The Viceroy (Limenitis archippus) is a North American butterfly that ranges through most of the contiguous United States as well as parts of Canada and Mexico. The westernmost portion of its range extends from the Northwest Territories along the eastern edges of the Cascade Range and Sierra Nevada mountains, southwards into central Mexico. Its easternmost range extends along the Atlantic and Gulf Coasts of North America from Nova Scotia into Texas.[1]

Description[edit]

Its wings feature an orange and black pattern, and over most of its range it is a Müllerian mimic[2] with the Monarch butterfly (Danaus plexippus). The viceroy's wingspan is between 53 and 81 mm.[3] It can be distinguished from the Monarch by its smaller size and the postmedian black line that runs across the veins on the hindwing.[3]

In Florida, Georgia, and the Southwest, Viceroys share the pattern of the Queen (Danaus gilippus) and in Mexico they share the pattern of the Soldier (Danaus eresimus). In all three areas, the local Danaus population mimic the coloration of the Viceroy species. It was originally believed that the Viceroy was a Batesian mimic of the three other species, and presumed edible or only mildly unpalatable to predators, but this has since proven not to be true.[2]

Food sources[edit]

The caterpillar feeds on trees in the willow family Salicaceae, including willows (Salix), and poplars and cottonwoods (Populus). The caterpillars sequester the salicylic acid in their bodies, which makes them bitter, and upsets predators' stomachs. As further protection, the caterpillars, as well as their chrysalis stage, resemble bird droppings.

Adults are strictly diurnal, flying preferentially in the late morning and early afternoon.[4]

The Viceroy was named the state butterfly of Kentucky in 1990.[5]

Life stages[edit]

Evolution of admiral butterflies (Limenitis)[edit]

The world is divided into eight biogeographic areas called ecozones: Palearctic, Nearctic, Afrotropic, Neotropic, Australasia, Indo-Malaya, Oceania, and Antarctica. Palearctic includes most of Eurasia and North Africa while Nearctic includes most of North America. Limenitis butterfly wing patterns are much more diverse in the Nearctic than the Palearctic. Three lineages of mimetic butterflies occur in North America and the evolution of mimicry may have played a large role in the diversification of this group.[6] For butterflies to travel from the Palearctic region to the Nearctic region of the world, the migration must have occurred during a time period when Beringia, the land bridge between Eurasia and North America, was still above water.[7] Based on crude divergence rate calculations,[8] the colonization of the Nearctic Leminitis dates back approximately four million years.[6] Whether the migration event was a single or multiple occurrence event has a significant effect on how we look at the evolution of mimicry. A history of multiple migrations would suggest that speciation occurred before the evolution of mimicry, meaning mimicry was the result of speciation instead of the driver of speciation.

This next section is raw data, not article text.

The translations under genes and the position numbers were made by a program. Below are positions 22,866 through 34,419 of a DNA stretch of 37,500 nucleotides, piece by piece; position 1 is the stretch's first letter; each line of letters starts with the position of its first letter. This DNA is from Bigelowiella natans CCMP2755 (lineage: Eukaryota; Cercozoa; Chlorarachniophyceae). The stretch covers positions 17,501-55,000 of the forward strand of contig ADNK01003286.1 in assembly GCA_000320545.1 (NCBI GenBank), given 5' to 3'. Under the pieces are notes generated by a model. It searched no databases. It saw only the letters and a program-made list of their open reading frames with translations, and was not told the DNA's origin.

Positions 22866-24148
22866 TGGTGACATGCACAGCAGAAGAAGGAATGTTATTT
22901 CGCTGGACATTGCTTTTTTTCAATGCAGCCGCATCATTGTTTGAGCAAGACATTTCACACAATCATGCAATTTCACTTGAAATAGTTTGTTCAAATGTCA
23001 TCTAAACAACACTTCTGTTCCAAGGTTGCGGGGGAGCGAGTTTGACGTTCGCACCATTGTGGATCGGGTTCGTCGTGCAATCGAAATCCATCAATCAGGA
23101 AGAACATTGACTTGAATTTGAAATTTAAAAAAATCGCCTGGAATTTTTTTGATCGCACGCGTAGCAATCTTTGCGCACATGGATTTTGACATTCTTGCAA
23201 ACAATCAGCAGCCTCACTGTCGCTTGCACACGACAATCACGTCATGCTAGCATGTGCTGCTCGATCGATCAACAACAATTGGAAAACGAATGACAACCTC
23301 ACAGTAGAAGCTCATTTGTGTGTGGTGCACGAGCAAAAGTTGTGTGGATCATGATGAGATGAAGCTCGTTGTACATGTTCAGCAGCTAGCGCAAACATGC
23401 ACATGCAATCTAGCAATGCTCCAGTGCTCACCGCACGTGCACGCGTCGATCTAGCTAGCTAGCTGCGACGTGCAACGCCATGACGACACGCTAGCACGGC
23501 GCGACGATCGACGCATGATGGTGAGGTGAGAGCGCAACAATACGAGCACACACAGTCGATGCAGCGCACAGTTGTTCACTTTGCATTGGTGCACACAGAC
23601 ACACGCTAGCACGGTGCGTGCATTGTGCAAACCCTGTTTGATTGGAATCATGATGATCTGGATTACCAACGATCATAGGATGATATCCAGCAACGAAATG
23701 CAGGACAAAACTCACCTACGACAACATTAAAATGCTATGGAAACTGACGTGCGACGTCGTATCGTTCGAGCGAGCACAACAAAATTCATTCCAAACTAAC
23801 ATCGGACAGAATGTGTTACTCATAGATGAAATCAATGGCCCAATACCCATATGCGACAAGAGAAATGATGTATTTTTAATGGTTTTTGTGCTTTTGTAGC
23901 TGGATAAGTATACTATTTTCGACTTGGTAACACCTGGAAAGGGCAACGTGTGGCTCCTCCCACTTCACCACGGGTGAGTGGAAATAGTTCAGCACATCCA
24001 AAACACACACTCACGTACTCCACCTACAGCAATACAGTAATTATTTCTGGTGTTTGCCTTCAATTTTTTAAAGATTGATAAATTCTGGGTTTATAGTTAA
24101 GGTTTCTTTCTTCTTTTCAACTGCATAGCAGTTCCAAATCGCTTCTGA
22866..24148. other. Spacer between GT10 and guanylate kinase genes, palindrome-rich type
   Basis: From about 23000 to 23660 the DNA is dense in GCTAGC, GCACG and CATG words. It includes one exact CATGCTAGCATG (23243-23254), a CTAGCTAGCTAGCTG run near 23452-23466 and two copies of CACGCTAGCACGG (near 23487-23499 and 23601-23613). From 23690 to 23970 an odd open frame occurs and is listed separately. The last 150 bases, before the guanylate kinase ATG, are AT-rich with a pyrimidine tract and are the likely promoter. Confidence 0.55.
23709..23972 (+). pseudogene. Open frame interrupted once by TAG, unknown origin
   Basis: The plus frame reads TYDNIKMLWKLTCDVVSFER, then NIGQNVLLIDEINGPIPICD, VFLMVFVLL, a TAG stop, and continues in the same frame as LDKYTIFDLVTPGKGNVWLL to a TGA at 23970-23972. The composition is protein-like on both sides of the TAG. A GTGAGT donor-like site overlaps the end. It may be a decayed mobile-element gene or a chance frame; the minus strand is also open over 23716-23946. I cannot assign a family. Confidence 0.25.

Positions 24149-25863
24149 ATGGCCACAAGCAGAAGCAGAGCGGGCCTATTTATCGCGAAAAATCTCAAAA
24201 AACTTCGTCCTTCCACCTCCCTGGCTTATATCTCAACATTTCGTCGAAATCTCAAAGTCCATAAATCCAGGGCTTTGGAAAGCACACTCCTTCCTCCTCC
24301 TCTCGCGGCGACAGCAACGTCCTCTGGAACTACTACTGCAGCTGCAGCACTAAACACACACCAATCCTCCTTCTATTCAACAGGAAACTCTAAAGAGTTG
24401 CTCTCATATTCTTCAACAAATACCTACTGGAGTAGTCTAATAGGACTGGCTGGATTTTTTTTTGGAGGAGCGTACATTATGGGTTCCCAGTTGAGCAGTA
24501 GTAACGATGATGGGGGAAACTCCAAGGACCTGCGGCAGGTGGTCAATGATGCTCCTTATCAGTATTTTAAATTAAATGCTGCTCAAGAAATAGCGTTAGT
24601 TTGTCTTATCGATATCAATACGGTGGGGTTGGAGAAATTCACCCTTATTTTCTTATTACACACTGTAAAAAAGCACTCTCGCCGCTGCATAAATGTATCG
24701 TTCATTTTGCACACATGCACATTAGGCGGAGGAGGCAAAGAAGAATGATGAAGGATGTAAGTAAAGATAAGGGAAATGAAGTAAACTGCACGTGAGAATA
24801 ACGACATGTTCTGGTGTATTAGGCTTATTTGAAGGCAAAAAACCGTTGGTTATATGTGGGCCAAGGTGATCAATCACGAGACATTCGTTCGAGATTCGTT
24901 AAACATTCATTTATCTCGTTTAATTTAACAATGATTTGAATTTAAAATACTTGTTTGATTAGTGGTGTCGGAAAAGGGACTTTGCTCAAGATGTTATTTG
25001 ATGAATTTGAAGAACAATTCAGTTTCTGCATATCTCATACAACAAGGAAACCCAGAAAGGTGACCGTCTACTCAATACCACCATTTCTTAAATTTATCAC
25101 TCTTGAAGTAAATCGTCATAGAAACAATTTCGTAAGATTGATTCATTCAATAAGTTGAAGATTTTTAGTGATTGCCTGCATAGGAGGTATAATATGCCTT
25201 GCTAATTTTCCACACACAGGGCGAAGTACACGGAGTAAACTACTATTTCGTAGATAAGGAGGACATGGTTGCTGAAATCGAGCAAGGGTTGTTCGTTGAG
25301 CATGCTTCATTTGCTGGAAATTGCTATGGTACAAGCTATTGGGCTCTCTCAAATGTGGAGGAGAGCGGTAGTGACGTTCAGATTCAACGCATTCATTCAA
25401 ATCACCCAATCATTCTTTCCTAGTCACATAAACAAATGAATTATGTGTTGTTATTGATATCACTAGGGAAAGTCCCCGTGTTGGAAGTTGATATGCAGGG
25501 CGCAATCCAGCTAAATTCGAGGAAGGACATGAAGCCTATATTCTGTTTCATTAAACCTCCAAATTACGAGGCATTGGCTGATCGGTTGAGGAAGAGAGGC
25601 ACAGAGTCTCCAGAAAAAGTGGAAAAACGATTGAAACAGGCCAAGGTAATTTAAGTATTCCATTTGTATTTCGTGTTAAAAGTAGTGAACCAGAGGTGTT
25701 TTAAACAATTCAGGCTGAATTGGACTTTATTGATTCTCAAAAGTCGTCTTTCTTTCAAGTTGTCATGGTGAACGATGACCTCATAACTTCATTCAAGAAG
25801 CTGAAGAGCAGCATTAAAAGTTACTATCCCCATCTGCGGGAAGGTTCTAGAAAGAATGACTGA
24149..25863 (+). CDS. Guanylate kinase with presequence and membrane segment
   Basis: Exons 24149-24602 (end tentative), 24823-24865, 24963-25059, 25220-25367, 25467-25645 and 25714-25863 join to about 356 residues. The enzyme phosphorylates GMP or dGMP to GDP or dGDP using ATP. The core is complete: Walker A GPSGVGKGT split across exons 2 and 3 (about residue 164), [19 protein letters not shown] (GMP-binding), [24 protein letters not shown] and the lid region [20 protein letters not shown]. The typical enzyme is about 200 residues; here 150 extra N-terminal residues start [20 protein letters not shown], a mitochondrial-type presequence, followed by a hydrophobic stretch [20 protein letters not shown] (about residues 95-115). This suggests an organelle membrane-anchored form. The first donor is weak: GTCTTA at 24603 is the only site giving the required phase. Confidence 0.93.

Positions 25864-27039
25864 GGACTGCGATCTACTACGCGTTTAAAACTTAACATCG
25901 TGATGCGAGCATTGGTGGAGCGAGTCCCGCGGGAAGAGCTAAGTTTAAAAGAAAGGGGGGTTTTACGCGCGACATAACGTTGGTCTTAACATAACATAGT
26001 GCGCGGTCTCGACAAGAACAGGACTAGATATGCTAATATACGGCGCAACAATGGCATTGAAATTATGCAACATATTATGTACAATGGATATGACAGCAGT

However, much evidence supports that a single event colonization is the best explanation. One theory of Nearctic colonization states that the reason for the colonization was a larvae host plant shift. The position of the Poplar admiral (L. populi), a Palearctic species, in a phylogenetic tree confirms that the Poplar is the closest existing relative of the Nearctic taxa and is consistent with the theory that the host plant had a large effect on the evolution of North American admirals. Just like the wing-pattern of the Palearctic butterflies has little evidence of divergence, the host plant use of these species also shows no sign of divergence. These species only feed on different species of honeysuckle (Lonicera ssp.) The exception is the Poplar that feeds exclusively on aspen (Populus tremulus of the willow family).[6] All North American Limenitis feed on members of the willow family as well, suggesting that an (ancestral host plant shift) expansion of a novel host plant across the Bering land bridge could have driven the colonization of the Nearctic. Species level phylogenies based on the mitochondrial gene COI and the gene EFI-α of Nearctic and Palearctic species also indicate a single colonization of the Nearctic species.[6] The phylogenies produced indicate that a white-banded ancestor similar to the species L. arthemis.[9] established itself in North America and resulted in several major lineages, three of which involved mimicry independently of each other. Given the present monophyly of the Nearctic species, it is likely that a single migration and subsequent expansion of the population was the foundation of the Nearctic butterflies.

Predators and avoidance[edit]

The Viceroy’s main predators – like many other butterflies – consist mostly of birds.

Mimicry as defense[edit]

The Viceroy’s major defense against predators is purported to be mimicry. It had been long accepted that the Viceroy practiced Batesian mimicry, with the Monarch and the Queen serving as models. Batesian mimicry is a type of defensive behavior in which a palatable species closely resembles unpalatable or toxic species to avoid predation. As such, the Viceroy wing color ranges from tawny orange (resembling Monarchs) in the north to dark mahogany (resembling Queens) in the south.[10]